But there were also major differences between the Eastern Woodland Indian culture that survived on the Laurentian Shield and the Woodland culture that developed below the Shield.
The land below the Laurentian Shield had not been scraped bare by the force of glaciers during the last Ice Age. Top soil remained and the climate was more temperate.
If you look at a map you'll be able to draw an imaginary line from Great Bear Lake in the Arctic Circle to the most easterly of the Great Lakes and up the St. Lawrence River to the ocean.
Above that line is where the glaciers did there work and even today there is only nominal agricultural activity.
A hunting gathering economy is a subsistence economy. Community members - even children - have to expend most of their energy to provide food, clothing and shelter to meet the needs of a small family based unit.
A hunting gathering culture is also a mobile culture because the group must always be ready to pack up and follow the wild game. A mobile culture made of small self-supporting groups has a different social and political structure than a society that needs to stay in one place and tend to crops.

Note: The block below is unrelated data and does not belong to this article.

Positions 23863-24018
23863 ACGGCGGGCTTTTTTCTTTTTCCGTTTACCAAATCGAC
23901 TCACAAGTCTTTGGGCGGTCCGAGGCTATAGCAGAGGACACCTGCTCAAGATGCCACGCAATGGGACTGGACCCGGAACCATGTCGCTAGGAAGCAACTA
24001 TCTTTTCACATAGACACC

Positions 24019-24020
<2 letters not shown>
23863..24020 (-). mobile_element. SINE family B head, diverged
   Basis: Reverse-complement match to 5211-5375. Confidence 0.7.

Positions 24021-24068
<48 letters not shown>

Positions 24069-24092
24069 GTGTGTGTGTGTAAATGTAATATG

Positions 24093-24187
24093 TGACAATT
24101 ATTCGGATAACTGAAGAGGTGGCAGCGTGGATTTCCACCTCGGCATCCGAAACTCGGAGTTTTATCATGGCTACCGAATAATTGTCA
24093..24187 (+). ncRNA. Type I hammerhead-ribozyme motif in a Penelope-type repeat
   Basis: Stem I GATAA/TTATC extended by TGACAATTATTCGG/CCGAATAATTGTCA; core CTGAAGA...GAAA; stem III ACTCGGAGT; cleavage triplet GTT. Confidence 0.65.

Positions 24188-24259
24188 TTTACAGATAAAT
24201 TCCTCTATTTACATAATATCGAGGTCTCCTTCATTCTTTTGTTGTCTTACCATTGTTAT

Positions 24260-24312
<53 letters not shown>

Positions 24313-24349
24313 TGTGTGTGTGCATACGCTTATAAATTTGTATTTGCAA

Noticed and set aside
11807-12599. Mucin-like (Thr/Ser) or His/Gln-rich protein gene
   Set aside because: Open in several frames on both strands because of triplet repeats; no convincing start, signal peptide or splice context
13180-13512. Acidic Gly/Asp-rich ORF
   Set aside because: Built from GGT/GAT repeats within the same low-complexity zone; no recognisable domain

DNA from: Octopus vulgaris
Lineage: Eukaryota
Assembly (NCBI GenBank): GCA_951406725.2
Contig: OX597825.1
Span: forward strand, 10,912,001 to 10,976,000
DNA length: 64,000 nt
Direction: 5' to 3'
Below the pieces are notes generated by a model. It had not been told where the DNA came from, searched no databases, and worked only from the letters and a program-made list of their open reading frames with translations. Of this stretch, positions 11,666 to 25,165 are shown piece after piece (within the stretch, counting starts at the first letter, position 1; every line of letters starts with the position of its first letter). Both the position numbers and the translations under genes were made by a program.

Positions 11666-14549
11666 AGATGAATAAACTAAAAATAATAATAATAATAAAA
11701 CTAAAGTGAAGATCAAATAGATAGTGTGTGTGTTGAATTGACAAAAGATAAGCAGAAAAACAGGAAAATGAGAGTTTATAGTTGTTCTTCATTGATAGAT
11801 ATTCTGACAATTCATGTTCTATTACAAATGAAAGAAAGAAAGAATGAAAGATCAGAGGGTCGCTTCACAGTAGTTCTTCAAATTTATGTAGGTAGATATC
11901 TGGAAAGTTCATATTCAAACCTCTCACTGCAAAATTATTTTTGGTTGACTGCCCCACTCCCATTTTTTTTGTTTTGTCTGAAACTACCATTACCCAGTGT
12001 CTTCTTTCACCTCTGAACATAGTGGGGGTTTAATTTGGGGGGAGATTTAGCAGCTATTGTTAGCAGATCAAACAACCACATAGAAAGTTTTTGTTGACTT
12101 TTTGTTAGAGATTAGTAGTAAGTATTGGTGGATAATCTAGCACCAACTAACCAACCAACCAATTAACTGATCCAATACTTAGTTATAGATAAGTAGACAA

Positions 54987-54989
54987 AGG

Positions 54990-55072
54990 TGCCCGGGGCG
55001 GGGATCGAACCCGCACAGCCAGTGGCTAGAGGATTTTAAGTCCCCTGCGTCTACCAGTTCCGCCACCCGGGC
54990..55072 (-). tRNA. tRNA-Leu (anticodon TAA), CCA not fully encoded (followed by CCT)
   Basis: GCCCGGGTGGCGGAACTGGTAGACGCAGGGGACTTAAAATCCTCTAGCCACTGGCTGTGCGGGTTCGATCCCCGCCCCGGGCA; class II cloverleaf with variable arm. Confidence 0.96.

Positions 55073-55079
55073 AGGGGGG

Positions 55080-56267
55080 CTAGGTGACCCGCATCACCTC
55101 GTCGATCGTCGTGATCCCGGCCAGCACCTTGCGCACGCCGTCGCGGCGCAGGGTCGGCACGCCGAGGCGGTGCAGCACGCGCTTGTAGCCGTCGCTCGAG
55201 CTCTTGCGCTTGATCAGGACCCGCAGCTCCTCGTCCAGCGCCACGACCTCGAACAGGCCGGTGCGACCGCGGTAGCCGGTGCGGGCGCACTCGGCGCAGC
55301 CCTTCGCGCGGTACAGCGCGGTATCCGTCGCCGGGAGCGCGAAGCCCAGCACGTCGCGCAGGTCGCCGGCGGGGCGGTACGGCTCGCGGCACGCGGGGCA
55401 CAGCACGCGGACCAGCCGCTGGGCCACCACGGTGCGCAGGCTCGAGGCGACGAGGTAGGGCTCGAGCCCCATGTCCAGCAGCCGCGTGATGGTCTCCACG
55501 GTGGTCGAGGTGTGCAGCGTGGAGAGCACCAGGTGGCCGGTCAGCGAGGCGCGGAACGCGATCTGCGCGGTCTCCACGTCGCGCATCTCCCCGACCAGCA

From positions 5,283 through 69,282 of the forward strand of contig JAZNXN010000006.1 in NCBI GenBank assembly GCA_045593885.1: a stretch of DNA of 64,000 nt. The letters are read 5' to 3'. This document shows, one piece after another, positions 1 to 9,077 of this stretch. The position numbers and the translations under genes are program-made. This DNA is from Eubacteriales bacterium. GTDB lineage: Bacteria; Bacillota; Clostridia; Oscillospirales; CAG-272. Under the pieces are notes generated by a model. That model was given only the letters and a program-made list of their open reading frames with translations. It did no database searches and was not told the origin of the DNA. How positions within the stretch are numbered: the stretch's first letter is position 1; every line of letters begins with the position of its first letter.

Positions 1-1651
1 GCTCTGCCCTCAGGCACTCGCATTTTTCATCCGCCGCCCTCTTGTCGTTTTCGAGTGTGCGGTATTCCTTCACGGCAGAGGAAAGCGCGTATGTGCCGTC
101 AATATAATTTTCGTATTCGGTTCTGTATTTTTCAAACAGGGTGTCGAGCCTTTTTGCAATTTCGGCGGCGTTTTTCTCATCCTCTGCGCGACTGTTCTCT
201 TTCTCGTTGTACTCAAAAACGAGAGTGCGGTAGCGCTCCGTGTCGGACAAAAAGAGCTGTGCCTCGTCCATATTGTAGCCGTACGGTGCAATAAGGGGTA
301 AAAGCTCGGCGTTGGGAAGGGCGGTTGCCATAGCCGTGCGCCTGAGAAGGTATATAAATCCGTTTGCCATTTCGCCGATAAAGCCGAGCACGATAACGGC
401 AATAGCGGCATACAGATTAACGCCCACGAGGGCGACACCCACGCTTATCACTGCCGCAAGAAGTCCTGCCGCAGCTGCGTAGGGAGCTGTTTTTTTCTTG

Although dates vary from place to place, the culture of the Eastern Woodland Indians living in the northeast transformed to an agricultural economy almost 3000 years ago.
The change was not universal, it didn't happen overnight and there were many, many regional variations of the process.
But many communities especially those in the most southern part of the territory, came to rely on crops to provide a substantial portion of their diet. For the most part, those communities had to stay in one place and the result was that they developed new political systems. When many people live together in a relatively small space rules of conduct emerge that differ from the conventions of a culture that is composed of many small migrant groups. Leadership roles adapt.